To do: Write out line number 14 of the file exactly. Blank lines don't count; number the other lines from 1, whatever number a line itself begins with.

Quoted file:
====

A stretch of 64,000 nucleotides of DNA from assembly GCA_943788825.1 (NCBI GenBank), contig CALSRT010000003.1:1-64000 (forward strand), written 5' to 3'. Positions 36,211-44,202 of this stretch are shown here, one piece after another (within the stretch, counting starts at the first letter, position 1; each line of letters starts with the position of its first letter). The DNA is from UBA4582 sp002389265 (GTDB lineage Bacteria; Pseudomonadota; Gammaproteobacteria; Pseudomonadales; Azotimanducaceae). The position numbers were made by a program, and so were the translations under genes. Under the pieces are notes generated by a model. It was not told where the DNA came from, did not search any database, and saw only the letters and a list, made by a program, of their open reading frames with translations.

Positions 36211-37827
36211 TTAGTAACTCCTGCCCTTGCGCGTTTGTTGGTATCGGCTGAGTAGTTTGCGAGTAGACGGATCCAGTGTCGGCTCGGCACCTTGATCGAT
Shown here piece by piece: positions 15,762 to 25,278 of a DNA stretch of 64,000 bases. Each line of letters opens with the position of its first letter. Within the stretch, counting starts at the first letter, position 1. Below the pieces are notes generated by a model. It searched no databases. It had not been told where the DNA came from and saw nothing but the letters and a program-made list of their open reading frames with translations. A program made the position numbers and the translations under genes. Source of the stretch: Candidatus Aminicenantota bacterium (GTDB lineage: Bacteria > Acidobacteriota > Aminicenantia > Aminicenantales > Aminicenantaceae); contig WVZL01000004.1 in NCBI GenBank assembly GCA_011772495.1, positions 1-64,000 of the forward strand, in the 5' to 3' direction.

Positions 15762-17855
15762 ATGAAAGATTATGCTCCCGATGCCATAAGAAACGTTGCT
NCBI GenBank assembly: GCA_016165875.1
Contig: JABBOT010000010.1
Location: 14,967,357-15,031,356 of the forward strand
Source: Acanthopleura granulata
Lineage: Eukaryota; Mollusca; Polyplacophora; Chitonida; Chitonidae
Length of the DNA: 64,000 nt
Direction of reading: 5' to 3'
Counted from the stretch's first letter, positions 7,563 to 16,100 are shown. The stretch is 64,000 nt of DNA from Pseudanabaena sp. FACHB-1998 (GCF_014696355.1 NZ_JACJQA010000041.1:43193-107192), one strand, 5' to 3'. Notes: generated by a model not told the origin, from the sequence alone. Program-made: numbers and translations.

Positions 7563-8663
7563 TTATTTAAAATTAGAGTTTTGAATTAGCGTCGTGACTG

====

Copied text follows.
Counted from the stretch's first letter, positions 7,563 to 16,100 are shown. The stretch is 64,000 nt of DNA from Pseudanabaena sp. FACHB-1998 (GCF_014696355.1 NZ_JACJQA010000041.1:43193-107192), one strand, 5' to 3'. Notes: generated by a model not told the origin, from the sequence alone. Program-made: numbers and translations.